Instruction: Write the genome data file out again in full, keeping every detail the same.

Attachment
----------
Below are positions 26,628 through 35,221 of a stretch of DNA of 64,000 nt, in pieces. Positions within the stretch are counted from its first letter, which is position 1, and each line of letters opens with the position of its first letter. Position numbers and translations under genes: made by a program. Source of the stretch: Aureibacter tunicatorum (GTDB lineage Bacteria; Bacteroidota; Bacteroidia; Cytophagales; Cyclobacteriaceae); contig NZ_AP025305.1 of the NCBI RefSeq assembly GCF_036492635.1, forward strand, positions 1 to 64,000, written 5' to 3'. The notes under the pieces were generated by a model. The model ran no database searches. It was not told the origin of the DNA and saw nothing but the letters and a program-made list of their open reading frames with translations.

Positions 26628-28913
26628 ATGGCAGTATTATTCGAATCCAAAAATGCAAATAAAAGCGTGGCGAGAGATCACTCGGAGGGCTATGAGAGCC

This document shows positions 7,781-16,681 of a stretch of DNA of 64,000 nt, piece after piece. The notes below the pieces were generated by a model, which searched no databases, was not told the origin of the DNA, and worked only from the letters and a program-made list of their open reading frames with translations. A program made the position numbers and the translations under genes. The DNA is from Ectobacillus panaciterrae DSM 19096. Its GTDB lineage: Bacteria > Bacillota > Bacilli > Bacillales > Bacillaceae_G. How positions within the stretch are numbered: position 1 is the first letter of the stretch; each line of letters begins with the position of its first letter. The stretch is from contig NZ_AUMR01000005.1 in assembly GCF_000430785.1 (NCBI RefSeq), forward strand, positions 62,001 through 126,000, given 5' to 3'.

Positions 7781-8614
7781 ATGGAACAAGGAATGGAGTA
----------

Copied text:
Below are positions 26,628 through 35,221 of a stretch of DNA of 64,000 nt, in pieces. Positions within the stretch are counted from its first letter, which is position 1, and each line of letters opens with the position of its first letter. Position numbers and translations under genes: made by a program. Source of the stretch: Aureibacter tunicatorum (GTDB lineage Bacteria; Bacteroidota; Bacteroidia; Cytophagales; Cyclobacteriaceae); contig NZ_AP025305.1 of the NCBI RefSeq assembly GCF_036492635.1, forward strand, positions 1 to 64,000, written 5' to 3'. The notes under the pieces were generated by a model. The model ran no database searches. It was not told the origin of the DNA and saw nothing but the letters and a program-made list of their open reading frames with translations.

Positions 26628-28913
26628 ATGGCAGTATTATTCGAATCCAAAAATGCAAATAAAAGCGTGGCGAGAGATCACTCGGAGGGCTATGAGAGCC

This document shows positions 7,781-16,681 of a stretch of DNA of 64,000 nt, piece after piece. The notes below the pieces were generated by a model, which searched no databases, was not told the origin of the DNA, and worked only from the letters and a program-made list of their open reading frames with translations. A program made the position numbers and the translations under genes. The DNA is from Ectobacillus panaciterrae DSM 19096. Its GTDB lineage: Bacteria > Bacillota > Bacilli > Bacillales > Bacillaceae_G. How positions within the stretch are numbered: position 1 is the first letter of the stretch; each line of letters begins with the position of its first letter. The stretch is from contig NZ_AUMR01000005.1 in assembly GCF_000430785.1 (NCBI RefSeq), forward strand, positions 62,001 through 126,000, given 5' to 3'.

Positions 7781-8614
7781 ATGGAACAAGGAATGGAGTA